Why Washington Rushes in to Fight ISIS Without Russia?

It’s been reported that Washington is planning a meeting on the struggle against ISIS, including representatives of at least 68 countries in late March. As it’s been reported by Reuters, with special reference to an unnamed source in the Trump administration, Russia is not going to be invited. It is expected that the meeting will be chaired by US Secretary of State Rex Tillerson, with no additional details being revealed so far.

At the end of February, the Chairman of the Joint Chiefs of Staff of the US Armed Forces, Joseph Dunford, announced a new plan on combating ISIS, while leaving all answers about the possible role of American military personnel in Iraq and Syria in this operation unanswered. At the same time, he noted that the Pentagon and the Russian Defense Ministry are not cooperating in anti-ISIS operations.

But, despite such a veil of silence, it is not difficult to comprehend the true reasons behind such a large-scale offensive against ISIS, and the goals that the Trump administration pursues in this “intensification of the struggle against the Islamic State”. It won’t be much of a surprise for those closely following geopolitical events that Washington is pursuing regional energy ambitions, seeking to seize the most lucrative and important aspects of the EU hydrocarbon market.

Today, Europe has been transformed into a major gas market that shows record numbers in gas consumption. Yet, Russia remains the major gas supplier of this market since it’s capable of delivering hydrocarbons to Europe rapidly, by taking advantage of a wide network of gas pipelines. The US wants a share of this major market now by trying to compete with Russian via liquefied natural gas (LNG) supplies.

Russia has been showing record numbers in the history of its gas exports to the EU recently. It occupies some 34% of the EU hydrocarbon market and analysts from Royal Dutch Shell are convinced that Russia will remain the largest energy exporter of hydrocarbons to the EU until 2035, with Europe being forced to import up to 75% of its hydrocarbon demand to cover the growing needs of the EU economy. A similar position was voiced by the representatives of energy giant BP last January.

However, in order to undermine Russia’s position in European gas markets, Washington has been supporting virtually all projects that could allow it to displace Russia’s gas dominance in Europe, and, at the same, seeks ways of preventing the strengthening of Russian positions in the Middle East.

So it should come as no surprise that US interests are abusing and coercing European politicians and media sources that they are in control of attempt to push the idea of “the need of creating preconditions for achieving European energy independence.” However, since this objective is virtually unattainable due to the problems that Dutch gas producers have been facing, along with the depletion of Norwegian natural resources, the US has been actively demanding the EU to begin buying American LNG “to be more secure”. As gas production levels soared last year in the US, Washington has been taking all sorts of steps in forcing the EU to turn its back on Russian gas which is some 30-40% cheaper than is supplied by American LNG companies.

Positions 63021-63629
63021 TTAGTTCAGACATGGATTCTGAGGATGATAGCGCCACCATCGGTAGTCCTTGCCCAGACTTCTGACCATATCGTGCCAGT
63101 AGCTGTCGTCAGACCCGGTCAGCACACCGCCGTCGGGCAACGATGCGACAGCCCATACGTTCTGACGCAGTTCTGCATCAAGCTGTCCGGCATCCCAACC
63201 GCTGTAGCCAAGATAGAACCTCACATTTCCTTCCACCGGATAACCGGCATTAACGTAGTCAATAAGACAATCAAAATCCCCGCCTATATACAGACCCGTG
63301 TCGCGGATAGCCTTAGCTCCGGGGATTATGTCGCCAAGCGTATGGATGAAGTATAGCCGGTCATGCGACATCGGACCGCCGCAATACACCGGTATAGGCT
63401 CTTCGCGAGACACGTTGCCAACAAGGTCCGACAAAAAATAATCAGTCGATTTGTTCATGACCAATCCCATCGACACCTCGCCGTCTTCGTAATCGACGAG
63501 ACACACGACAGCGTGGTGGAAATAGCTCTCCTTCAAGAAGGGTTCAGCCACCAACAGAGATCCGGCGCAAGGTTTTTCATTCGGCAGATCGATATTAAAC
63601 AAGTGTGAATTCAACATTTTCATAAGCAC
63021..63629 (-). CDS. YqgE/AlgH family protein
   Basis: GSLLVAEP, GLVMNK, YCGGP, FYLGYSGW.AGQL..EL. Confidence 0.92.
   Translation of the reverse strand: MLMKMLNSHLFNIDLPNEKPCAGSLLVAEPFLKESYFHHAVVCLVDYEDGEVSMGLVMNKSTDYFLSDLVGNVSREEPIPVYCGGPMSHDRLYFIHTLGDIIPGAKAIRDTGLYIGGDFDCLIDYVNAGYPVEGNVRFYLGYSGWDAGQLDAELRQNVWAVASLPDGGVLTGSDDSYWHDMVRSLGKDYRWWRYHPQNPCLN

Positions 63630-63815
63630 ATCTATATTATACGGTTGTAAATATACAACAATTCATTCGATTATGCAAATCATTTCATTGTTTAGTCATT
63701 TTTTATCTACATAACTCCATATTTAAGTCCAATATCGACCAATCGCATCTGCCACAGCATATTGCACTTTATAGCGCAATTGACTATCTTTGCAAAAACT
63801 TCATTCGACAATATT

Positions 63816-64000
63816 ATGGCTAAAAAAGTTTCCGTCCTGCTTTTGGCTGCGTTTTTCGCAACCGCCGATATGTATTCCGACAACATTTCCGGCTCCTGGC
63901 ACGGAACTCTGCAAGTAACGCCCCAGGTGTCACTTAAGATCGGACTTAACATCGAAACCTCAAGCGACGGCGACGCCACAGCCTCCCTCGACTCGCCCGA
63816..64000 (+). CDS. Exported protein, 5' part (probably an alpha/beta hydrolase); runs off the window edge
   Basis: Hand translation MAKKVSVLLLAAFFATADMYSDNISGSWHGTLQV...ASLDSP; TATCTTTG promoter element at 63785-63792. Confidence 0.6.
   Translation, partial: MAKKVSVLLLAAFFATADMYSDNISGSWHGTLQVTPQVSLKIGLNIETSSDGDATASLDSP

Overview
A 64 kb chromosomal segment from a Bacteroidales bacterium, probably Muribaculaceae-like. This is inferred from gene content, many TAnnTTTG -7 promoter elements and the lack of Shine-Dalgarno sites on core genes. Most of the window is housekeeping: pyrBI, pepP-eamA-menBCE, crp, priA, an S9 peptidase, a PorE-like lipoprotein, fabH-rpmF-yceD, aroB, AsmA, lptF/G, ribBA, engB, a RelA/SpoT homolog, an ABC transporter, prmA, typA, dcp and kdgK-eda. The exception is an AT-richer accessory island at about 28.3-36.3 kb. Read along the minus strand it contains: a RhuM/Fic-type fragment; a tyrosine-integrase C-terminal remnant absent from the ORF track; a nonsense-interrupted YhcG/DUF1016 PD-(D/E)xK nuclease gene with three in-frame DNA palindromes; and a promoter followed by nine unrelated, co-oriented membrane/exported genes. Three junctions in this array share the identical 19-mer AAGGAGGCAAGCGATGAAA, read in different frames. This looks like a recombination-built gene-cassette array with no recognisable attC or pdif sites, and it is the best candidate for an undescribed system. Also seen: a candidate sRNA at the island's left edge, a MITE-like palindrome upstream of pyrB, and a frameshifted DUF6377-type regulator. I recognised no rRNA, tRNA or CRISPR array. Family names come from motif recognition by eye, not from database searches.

Therefore, the high logistical costs can only be compensated in one way – by undermining all the prospects of new pipelines being constructed by competitors. That is why Washington has torpedoed the construction of the so-called Islamic gas pipeline from the super gas field in North-South Pars, that was planned by Qatar and Turkey. Although Qatar has increased its share in Europe from 1 to 6 percent, as a result of the failure of the Islamic gas pipeline, it can retain its share in the market only via LNG shipments to Europe. But in this field it faces tough rivalry with US companies and eventually it is going to lose this struggle.

The prospects of the Pan-Arab gas pipeline, which was supposed to transport gas across Syria and Turkey to Europe, also looks slim. It is for this reason that a significant portion of North African gas is now being “cut off” from the European market.

Therefore, the so-called “fight against ISIS” today acquires a new meaning for the White House. Previously, Washington couldn’t care less about fighting ISIS, since it was using this terrorist organization, just like it used to take advantage of Al-Qaida, to attain strategic goals across the Middle Eastern region and beyond, pursuing regime change in certain countries, among which one may find both Syria and Iraq. However, these days the “fight against ISIS” can fundamentally affect the role and place of each player in both the Middle Eastern and in European energy markets. Therefore, Russia, which is the main competitor of the United States in this area, despite the impressive results that it has demonstrated in the destruction of terrorist groups in Syria, is not being invited to attend the aforementioned meeting organized by Washington.

So we can safely conclude that if for the Obama administration the struggle against ISIS was more of a question of ideology, then Donald Trump, as a businessman, will only seek ways to inflict financial losses to Russia, along with seeking business benefits for American special interests by pursuing this “new fight against the ISIS” .

By Martin Berger
Source: New Eastern Outlook

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